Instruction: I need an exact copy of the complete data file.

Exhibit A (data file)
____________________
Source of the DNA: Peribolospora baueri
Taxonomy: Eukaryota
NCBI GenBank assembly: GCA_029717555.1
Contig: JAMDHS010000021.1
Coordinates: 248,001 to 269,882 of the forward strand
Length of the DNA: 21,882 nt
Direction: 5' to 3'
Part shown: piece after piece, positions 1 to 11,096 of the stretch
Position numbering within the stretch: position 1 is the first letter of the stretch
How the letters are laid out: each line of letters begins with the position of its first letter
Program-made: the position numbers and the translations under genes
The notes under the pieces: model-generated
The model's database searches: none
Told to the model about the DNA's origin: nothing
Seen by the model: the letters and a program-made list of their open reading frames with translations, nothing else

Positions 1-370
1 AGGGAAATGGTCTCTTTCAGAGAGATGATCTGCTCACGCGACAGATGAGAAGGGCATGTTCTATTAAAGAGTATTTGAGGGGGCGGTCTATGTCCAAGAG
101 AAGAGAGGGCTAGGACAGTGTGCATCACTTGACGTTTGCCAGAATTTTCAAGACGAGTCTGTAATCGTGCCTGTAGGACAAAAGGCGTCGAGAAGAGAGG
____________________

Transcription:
Source of the DNA: Peribolospora baueri
Taxonomy: Eukaryota
NCBI GenBank assembly: GCA_029717555.1
Contig: JAMDHS010000021.1
Coordinates: 248,001 to 269,882 of the forward strand
Length of the DNA: 21,882 nt
Direction: 5' to 3'
Part shown: piece after piece, positions 1 to 11,096 of the stretch
Position numbering within the stretch: position 1 is the first letter of the stretch
How the letters are laid out: each line of letters begins with the position of its first letter
Program-made: the position numbers and the translations under genes
The notes under the pieces: model-generated
The model's database searches: none
Told to the model about the DNA's origin: nothing
Seen by the model: the letters and a program-made list of their open reading frames with translations, nothing else

Positions 1-370
1 AGGGAAATGGTCTCTTTCAGAGAGATGATCTGCTCACGCGACAGATGAGAAGGGCATGTTCTATTAAAGAGTATTTGAGGGGGCGGTCTATGTCCAAGAG
101 AAGAGAGGGCTAGGACAGTGTGCATCACTTGACGTTTGCCAGAATTTTCAAGACGAGTCTGTAATCGTGCCTGTAGGACAAAAGGCGTCGAGAAGAGAGG